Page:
The chosen person has to say something related to the original statement, e.g., “I like to binge-watch TV series. My favorite TV show is Friends.” All who agree with the second statement raise their hands once again. This way, the audience plays until a final statement comes up, or the moderator can set a new statement to begin again. 

Guess who: if your participants already know each other a little bit

This game is best suited for virtual teams or meetings with up to 10 participants. A moderator has to set up an online survey with some general questions (up to 5 questions) and send a questionnaire to all participants before the meeting. 

When the meeting starts, the moderator selects one topic (question) and starts reading answers one by one without naming the respondents. The participants’ task is to guess which person each answer belongs to. 

If the author is guessed correctly, the team wins. If no one guesses the right person, the original owner is the winner.

Bonus: Hard level 

To make this ice-breaker more challenging, tell the players that they can bluff in order to prevent the team members from guessing. This way, the team might be more engaged in the experience and even use some detective skills.

Failure presentations: an ice-breaker for closer teams

This game requires a bit of preparation and shows a more personal and emotional side of the participants. Before the meeting, each team member has to prepare a simple, funny presentation on one of their failures. 

We all tend to share our successes, but failures are a huge part of our lives. This ice-breaker can make us all understand that even the toughest people have their lows. 

Disclaimer: make sure to introduce this task as a fun activity and encourage your employees not to take it too seriously. It will all work out if your team presents their failures in an engaging, simple, and fun way.

It’s no surprise that ice-breakers work effectively for smaller teams. From introducing new members to each other to getting to know your colleagues better, they can improve your team’s communication.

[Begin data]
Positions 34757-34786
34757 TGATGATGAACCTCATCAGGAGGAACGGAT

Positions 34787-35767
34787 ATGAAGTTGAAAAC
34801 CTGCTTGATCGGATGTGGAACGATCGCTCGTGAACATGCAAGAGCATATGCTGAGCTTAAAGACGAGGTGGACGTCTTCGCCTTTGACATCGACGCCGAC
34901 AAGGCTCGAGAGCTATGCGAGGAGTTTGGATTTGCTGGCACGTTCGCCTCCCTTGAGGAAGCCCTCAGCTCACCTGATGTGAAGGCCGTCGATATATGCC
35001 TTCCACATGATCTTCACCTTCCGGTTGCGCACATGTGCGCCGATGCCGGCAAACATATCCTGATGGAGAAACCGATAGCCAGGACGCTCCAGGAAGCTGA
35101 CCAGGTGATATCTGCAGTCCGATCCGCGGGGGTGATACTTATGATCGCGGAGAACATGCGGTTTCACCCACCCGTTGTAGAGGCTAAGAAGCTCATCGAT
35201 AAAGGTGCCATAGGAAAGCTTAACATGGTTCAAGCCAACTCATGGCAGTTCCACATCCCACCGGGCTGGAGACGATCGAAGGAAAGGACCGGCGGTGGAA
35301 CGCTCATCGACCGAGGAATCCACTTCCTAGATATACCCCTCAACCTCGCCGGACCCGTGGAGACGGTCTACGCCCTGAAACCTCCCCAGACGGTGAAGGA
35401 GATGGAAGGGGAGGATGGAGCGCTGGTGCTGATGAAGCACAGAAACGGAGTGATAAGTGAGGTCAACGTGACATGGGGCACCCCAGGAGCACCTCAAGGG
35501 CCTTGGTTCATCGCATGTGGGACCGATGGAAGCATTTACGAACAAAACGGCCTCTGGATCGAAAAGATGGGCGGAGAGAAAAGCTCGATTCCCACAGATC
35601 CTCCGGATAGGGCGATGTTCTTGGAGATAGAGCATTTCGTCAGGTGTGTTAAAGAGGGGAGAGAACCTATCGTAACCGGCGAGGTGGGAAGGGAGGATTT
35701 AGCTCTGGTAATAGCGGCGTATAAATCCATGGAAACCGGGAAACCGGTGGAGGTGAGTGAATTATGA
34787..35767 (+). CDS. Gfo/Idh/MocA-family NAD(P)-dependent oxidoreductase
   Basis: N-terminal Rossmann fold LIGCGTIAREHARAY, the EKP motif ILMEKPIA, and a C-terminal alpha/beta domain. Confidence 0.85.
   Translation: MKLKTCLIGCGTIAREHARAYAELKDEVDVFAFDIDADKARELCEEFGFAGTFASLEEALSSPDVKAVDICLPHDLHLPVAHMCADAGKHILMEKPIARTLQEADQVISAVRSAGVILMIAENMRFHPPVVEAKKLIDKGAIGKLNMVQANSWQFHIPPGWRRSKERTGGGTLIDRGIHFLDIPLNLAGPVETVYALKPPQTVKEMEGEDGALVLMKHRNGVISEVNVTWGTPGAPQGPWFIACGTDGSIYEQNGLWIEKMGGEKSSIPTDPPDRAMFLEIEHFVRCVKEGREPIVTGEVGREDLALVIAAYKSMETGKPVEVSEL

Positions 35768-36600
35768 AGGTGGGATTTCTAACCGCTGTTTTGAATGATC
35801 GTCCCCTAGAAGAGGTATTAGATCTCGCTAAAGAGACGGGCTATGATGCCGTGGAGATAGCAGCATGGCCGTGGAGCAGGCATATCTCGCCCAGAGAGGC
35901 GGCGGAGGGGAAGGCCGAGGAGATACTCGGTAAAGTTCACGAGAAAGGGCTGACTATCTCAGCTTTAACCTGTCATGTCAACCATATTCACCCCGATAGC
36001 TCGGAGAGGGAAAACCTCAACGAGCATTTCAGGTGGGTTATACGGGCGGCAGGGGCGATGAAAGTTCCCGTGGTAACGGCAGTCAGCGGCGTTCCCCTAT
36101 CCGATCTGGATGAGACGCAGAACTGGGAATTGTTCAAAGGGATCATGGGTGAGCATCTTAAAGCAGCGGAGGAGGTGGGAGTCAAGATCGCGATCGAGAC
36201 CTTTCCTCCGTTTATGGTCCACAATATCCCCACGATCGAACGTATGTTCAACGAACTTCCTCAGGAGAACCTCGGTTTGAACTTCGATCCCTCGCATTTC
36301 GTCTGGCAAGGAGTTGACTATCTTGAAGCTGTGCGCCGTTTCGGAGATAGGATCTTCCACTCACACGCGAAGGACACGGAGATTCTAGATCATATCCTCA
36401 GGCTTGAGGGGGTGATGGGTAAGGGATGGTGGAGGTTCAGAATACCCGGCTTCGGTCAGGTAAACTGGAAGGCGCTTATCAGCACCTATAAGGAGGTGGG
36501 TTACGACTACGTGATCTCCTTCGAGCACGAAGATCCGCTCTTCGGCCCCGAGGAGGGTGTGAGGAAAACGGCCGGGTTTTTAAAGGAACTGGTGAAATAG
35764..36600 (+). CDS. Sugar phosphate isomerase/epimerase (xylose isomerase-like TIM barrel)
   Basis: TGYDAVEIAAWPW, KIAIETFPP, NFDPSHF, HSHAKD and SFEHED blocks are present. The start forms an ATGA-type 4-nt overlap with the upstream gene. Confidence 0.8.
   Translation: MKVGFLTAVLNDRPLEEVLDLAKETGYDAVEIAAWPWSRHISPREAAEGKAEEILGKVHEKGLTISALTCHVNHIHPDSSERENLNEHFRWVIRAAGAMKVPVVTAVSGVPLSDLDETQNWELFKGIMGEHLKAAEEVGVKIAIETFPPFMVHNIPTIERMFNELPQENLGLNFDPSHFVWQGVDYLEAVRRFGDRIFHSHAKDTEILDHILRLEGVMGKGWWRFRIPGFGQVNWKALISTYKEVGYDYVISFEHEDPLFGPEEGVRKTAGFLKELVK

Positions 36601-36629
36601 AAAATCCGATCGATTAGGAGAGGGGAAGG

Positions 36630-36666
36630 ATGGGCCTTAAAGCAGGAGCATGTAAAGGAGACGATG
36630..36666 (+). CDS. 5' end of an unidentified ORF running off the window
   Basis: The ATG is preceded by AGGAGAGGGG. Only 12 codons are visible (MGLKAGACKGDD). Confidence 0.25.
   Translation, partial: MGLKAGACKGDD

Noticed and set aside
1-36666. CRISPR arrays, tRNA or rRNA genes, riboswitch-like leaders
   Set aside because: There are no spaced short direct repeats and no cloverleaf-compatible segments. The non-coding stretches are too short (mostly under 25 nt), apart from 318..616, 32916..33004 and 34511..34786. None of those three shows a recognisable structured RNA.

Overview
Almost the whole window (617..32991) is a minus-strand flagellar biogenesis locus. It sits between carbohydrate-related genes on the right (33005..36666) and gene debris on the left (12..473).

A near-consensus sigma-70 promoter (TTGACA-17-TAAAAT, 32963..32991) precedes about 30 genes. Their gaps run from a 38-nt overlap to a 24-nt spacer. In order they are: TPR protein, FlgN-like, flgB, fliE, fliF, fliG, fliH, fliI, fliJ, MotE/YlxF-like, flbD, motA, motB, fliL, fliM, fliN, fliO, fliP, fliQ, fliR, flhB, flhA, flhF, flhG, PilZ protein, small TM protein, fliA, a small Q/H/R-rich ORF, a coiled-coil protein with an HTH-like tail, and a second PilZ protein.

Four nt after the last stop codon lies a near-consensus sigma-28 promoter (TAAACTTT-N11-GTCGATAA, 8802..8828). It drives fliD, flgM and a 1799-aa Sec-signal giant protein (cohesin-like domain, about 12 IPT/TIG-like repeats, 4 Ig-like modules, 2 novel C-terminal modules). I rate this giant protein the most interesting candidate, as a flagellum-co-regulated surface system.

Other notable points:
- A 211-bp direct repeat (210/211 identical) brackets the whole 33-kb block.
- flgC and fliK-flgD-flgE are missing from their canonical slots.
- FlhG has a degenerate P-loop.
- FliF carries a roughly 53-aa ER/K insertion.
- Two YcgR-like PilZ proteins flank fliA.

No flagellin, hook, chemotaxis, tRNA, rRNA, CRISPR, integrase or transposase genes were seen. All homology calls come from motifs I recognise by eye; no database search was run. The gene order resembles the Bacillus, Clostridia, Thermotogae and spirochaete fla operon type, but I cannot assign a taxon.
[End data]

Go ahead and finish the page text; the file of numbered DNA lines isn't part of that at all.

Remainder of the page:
But what about larger audiences? You don’t have to give up the fun - just use a breakout room function to make the ice-breakers comfortable! 

Why ice-breakers in your mother tongue are more effective

As you see, ice-breakers can become really personal - especially when you get emotional and try to express your deeper thoughts. 

If you are working in an international team or having a multilingual meeting, relationships between people can become stagnant at some point. One of the reasons for that might be the language barrier. But don’t worry, we have a solution for this!

Before we mentioned that remote simultaneous interpretation (RSI) can boost an international teams’ productivity. Remote simultaneous interpreting can also increase the effectiveness of ice-breakers and foster deeper relationships. By using remote simultaneous services, your team members could express their opinions simply and communicate in their native language, which is much easier than speaking in your second language. 

After all, ice-breakers are not the only way to keep your participants alert, comfortable, and cautious. If your meetings are long (or they start early in the morning or late in the evening), you can try another type of activity that can engage your audience - energizers!

3 energizers for virtual meetings to increase engagement